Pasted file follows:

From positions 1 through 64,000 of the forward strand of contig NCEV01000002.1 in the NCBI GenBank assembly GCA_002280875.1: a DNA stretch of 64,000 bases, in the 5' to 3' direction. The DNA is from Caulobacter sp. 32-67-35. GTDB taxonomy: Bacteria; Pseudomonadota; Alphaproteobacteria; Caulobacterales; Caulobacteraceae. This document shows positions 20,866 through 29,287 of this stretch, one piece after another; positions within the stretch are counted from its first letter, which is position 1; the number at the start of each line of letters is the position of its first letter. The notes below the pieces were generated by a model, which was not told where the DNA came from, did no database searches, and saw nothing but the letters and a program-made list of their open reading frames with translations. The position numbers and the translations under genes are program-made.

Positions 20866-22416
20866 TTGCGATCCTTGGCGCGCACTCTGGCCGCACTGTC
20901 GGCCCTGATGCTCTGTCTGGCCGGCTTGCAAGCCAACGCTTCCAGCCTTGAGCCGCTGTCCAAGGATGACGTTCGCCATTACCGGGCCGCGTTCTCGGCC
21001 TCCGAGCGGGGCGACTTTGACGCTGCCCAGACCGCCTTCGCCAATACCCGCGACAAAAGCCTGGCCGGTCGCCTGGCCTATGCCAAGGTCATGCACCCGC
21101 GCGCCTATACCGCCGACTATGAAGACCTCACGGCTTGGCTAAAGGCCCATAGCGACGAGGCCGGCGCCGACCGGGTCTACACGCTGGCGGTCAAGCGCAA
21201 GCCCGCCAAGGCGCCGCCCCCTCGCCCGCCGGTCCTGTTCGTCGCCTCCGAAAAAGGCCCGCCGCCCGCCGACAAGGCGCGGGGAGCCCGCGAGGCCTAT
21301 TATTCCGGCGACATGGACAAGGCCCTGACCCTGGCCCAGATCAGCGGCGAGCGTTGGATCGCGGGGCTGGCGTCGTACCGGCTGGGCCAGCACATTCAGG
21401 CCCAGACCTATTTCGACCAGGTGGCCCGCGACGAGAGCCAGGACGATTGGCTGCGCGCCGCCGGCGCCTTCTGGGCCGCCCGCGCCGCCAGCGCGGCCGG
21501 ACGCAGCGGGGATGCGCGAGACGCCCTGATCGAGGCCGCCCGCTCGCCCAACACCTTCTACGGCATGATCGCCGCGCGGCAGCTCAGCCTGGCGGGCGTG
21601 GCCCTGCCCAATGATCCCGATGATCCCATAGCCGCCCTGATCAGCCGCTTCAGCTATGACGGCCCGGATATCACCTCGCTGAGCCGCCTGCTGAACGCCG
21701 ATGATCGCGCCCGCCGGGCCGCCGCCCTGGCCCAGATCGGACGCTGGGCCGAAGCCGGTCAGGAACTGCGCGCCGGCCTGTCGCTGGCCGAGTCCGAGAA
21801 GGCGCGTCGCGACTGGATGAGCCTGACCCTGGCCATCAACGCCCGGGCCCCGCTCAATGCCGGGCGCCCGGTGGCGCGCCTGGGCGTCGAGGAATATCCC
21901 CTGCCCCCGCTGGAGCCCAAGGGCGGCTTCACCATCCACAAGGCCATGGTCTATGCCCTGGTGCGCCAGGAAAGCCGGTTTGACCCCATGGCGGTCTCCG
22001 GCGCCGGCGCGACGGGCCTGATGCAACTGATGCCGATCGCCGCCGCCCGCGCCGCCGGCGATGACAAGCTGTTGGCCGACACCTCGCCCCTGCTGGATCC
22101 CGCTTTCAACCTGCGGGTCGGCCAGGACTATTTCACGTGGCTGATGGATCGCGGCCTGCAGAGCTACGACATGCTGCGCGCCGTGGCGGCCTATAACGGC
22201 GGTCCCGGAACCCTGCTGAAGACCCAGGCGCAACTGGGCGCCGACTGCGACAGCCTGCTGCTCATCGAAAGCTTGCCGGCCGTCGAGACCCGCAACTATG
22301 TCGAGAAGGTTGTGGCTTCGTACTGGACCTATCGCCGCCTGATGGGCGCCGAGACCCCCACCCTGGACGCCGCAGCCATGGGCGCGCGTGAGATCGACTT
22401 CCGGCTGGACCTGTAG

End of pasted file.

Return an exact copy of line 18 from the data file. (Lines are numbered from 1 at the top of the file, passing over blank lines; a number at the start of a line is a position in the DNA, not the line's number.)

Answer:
22301 TCGAGAAGGTTGTGGCTTCGTACTGGACCTATCGCCGCCTGATGGGCGCCGAGACCCCCACCCTGGACGCCGCAGCCATGGGCGCGCGTGAGATCGACTT